Now as a jaded veteran of the retail and luxury wars, I think it was the height of white girl naïveté that not shopping one day of the year meant shit. Now I pile all of my shopping into Black Friday. Instead of it being “Buy Nothing Day” it has become “Buy Everything Day” for me. I know how much brands are riding on my choosing to spend and I hold out the bulk of my shopping to extract maximum value.

I bought 2 tee shirts, one cardigan, 3 cashmere sweaters, one pair of silk pants, one cotton robe, 2 slips, 2 bras, and 3 pairs of tights. I bought a jumbo size shampoo and conditioner as well as travel sets. I also bought a luxury face cream, highlighter and other sundry cosmetics even though most of the cosmetics I prefer aren’t even on sale today. We also bought 4 scented candles for the house. Alex bought a pair of Chelsea boots, a new gun safe and a hunting jacket. In other words, we shopped till we dropped. We went full American on the day.

We’d hoped to buy new dishes and a few pieces of furniture as this has also been the year of outfitting the house but alas we just couldn’t figure out enough deals ahead of time. Black Friday is often a mess of confusing offers and marketing bullshit. It’s been made dramatically worse by the wave of direct to consumer brands who claim to give you better deals but often do little more than obfuscate where you are getting ripped off. It’s lowering trust by insisting that you are getting something better when you know you are not.

It’s with that knowledge in mind that I’ve come to terms with the reality of American consumption. I’ve come full circle on Buy Nothing Day. I recognize that shopping is the full contact sport that drives everything else around us. And so long as I’m embedded in that system it serves little purpose to be obstinate or contrary. But equally it serves no purpose to be taken advantage of by these brands either. Getting a deal is a very American kind of battle I’d rather win. As of yet there is no option to remain off the battlefield. But one day it may be gone for good. Until then I’ll buy my cashmere in discount.

Categories
Aesthetics

Day 691 and Ready to Shop

For well over a decade I didn’t get to celebrate Thanksgiving with my family. I was one of the “ lucky” few for whom Black Friday is the most important day of year. I did time in the trenches of retail.

When I worked in fashion and then later cosmetics, Black Friday was the all consuming event that dictated whether your year was a success or a failure. I slept in my office more than once. I pulled all nighters. And that barely scratches the surface of the long hours leading up to the main event. Having a good Black Friday is a make or break affair for brands and retailers.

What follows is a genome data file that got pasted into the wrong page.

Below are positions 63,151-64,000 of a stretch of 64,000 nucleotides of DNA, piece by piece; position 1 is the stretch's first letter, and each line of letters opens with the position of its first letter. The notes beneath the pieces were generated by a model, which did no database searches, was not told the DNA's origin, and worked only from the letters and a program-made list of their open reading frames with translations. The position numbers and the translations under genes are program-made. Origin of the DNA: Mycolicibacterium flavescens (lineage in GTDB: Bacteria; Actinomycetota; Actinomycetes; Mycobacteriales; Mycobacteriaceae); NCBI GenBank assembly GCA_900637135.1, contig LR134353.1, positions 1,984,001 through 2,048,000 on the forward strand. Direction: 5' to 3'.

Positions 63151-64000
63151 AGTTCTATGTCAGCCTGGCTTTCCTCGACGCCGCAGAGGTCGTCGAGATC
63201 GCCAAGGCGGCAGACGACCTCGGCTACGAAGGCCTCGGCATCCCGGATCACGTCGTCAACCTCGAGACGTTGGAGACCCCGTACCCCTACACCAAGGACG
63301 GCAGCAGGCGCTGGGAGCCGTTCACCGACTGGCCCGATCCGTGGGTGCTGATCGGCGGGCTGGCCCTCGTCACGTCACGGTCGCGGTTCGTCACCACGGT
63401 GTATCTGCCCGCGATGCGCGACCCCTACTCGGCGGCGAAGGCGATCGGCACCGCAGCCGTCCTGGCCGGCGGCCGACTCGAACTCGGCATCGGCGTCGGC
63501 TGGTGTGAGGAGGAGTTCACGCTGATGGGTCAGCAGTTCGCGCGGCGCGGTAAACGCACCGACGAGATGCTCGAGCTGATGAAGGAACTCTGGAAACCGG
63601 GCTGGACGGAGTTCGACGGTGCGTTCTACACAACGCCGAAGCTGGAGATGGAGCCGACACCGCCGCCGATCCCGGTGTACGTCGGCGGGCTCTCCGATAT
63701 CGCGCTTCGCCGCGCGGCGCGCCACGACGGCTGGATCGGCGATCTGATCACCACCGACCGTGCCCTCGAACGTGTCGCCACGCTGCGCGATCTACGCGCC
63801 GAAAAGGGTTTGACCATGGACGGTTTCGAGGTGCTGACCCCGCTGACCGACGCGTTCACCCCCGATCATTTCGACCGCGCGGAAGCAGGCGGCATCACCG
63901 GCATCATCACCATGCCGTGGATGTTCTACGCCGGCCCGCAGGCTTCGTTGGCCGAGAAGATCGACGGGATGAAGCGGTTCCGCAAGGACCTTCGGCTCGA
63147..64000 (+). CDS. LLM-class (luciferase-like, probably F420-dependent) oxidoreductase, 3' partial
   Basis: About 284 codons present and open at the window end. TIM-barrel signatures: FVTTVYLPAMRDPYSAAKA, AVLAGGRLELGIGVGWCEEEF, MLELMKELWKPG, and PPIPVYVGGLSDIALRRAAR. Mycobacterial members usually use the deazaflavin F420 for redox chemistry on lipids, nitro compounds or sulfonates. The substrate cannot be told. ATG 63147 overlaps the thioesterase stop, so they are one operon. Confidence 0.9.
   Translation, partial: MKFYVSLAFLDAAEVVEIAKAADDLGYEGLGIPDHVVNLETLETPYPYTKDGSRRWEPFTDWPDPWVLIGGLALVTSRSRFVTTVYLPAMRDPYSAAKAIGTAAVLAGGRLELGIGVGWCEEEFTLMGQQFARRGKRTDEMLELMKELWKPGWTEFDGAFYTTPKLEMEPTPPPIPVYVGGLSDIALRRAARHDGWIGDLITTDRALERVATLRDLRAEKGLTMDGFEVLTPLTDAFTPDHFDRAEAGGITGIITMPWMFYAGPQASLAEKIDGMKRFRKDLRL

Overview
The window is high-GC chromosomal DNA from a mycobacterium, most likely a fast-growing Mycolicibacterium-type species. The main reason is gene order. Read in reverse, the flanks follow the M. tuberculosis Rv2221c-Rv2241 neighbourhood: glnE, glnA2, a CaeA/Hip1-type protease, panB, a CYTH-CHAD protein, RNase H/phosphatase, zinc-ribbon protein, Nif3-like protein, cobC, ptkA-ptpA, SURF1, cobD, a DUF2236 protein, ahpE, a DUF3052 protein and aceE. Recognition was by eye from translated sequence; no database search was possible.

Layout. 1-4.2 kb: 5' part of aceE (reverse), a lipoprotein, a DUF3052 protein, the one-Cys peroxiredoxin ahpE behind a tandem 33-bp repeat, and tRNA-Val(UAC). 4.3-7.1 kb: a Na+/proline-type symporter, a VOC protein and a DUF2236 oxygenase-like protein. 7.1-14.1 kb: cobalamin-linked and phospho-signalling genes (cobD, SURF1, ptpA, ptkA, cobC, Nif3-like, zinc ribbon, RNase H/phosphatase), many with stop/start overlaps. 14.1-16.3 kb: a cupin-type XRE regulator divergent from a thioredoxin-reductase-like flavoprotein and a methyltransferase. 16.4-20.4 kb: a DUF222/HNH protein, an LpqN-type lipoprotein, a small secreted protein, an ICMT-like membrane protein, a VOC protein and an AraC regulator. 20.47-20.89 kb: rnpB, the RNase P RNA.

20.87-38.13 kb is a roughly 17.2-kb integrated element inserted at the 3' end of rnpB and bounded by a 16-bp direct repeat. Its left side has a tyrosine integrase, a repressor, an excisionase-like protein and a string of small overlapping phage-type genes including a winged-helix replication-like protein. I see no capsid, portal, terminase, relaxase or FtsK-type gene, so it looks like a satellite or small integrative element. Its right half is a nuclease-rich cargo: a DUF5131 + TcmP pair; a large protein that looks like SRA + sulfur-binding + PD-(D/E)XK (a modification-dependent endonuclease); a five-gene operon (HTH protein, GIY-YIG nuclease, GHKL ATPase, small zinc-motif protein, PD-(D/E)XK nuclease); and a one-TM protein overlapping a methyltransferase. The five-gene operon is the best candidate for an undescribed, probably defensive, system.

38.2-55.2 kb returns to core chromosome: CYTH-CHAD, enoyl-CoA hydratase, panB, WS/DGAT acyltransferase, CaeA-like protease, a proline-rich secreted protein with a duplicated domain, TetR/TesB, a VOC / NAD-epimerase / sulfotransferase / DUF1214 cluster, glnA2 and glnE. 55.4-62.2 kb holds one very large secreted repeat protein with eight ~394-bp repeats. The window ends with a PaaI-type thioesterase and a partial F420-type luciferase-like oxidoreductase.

I love shopping. A well executed customer experience is one of America’s crowning achievements. A beautifully merchandised store (in real life or online) that has exactly what you want along with everything you didn’t know you wanted too, is one of the great joys of civilization.

One of the downsides of knowing retailers’ rhythms intimately is that it changes how you shop. Now that I no longer work on Thanksgiving and Black Friday I am able to participate as a customer. But I know too much. I know pricing, discounting and if SKU counts are bloated or constrained. I can sense how deep a sale will go with a glance at merchandising and a quick perusal of the last 10-K. Shopping is now an exercise in arithmetic.

And this year is shaping up to be the best Black Friday since before the pandemic. For the last two years brands have struggled to keep items in stock due to supply chain crunches and pandemic era labor shortages. But this year they did not want to be caught flat footed. At the height of the stimulus that placed deep orders. Optimism has returned.

But now interest rates are rising to combat the inflationary pressures that has loomed over an economy demanding to buy more just months ago. But now no one is so sure about spending. Prices have risen. Layoffs are spooking folks. And it sure seems like brands and retailers bought way too much for the current mode of America.

I’m planning on buying quite a bit as the discounts will be steep, the inventory is available, and I don’t like to shop unless I’m getting what I want at a price I like. We will be focused on clothing and footwear as well as basics like good wool socks. We also have a few electronic gadgets we’ve been waiting to buy including a humidifier and a chain saw. I’m also hoping for a few surprises from cosmetics retailers as well. It is hunting season.

Categories
Aesthetics Startups

Day 659 and E-commerce Returns

It’s been a minute since I posted about the mild annoyances of shopping to outfit a new house. Because we have upgraded the amount of space we live in by two or three times and we are hoping to use some of the space for hospitality we’ve bought a lot of shit recently.

I have shopped a large assortment of direct to consumer retail brands. Included in the list is Brooklinen, Havenly, Italic and Merit in the last month or so. And the varied state of quality and service in the venture funded retail space is such a mixed bag. The most pleasant experiences have been from older brands and retailers like Carharrt, Ariat and Sephora.